Land of the SuperGiants December 14, 2005Posted by jtintle in Deep Space, European Space Agency, HEAPOW, Illustration, INTEGRAL observatory, Space Fotos, University of Alicante-Spain.
Credit: I. Negueruela (University of Alicante, Spain) and artist’s impression C. Carreau (ESA).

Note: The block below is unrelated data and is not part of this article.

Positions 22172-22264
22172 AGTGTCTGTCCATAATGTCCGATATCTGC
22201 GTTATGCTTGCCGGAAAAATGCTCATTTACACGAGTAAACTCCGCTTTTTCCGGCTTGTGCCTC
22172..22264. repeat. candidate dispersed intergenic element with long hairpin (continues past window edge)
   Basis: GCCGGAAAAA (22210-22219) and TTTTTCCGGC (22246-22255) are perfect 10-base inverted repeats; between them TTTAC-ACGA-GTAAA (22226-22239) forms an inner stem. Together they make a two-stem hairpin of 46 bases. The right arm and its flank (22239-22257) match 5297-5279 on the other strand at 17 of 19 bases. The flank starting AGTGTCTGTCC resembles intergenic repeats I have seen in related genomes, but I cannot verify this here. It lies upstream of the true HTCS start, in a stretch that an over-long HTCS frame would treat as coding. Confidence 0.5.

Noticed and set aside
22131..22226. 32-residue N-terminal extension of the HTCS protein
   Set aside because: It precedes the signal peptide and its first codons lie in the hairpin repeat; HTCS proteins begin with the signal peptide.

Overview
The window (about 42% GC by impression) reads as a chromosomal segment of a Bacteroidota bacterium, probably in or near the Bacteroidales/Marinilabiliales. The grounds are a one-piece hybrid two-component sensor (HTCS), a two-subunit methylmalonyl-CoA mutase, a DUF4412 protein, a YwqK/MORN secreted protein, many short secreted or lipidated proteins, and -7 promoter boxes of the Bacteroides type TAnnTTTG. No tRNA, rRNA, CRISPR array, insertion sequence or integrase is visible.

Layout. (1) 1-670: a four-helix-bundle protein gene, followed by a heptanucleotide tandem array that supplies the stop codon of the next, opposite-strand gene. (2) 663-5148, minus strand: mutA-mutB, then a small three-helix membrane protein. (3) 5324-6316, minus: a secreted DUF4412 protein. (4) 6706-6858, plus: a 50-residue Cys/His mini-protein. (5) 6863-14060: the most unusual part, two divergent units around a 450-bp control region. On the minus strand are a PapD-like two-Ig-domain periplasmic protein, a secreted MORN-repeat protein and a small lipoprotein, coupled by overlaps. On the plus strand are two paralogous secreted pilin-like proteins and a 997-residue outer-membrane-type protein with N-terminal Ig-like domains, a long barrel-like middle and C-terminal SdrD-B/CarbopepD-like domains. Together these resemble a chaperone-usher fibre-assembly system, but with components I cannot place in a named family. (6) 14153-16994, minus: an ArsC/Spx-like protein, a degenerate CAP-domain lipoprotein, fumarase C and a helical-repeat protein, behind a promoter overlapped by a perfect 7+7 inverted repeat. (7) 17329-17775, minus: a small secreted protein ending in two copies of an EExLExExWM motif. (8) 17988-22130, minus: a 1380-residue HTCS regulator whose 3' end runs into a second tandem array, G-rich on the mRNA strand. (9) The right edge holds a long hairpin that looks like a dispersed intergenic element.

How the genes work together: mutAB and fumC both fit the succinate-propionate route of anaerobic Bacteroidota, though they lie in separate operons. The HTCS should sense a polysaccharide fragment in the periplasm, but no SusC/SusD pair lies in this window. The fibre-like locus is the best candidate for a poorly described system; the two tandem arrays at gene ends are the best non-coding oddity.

In massive binaries one star dies before the other, leaving behind a lonely, massive companion and a neutron star. Because of the high mass of such systems, even the tremendous explosive power of a supernovae can’t break the gravitational bonds binding the companions together. Such systems, schematically represented in the artist’s impression above, can be hard to find, since the X-ray emission which usually identifies the presence of a neutron star can be absorbed by the dense expanding atmosphere of the companion. But observations at higher X-ray energies by the INTEGRAL observatory are helping astronomers to complete the census of such “super-giant” X-ray binaries. The X-ray lightcurve shown in the inset is an example of the variability such systems can exhibit.